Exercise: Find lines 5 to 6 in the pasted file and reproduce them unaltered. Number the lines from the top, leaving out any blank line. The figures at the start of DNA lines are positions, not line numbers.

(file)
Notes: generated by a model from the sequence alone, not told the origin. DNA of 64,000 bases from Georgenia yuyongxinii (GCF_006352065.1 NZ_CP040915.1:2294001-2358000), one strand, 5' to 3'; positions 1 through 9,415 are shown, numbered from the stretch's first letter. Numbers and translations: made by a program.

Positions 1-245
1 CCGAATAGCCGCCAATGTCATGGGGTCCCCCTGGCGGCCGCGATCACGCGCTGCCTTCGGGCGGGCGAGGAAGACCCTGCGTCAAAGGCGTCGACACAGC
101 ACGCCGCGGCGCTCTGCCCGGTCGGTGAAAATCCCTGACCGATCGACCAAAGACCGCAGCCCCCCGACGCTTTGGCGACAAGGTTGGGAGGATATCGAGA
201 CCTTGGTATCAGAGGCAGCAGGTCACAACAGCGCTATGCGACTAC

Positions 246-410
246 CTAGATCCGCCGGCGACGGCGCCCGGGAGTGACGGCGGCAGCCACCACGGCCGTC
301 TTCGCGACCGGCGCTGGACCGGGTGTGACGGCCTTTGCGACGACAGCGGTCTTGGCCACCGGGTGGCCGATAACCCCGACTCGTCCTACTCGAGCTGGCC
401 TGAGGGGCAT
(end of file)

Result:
201 CCTTGGTATCAGAGGCAGCAGGTCACAACAGCGCTATGCGACTAC

Positions 246-410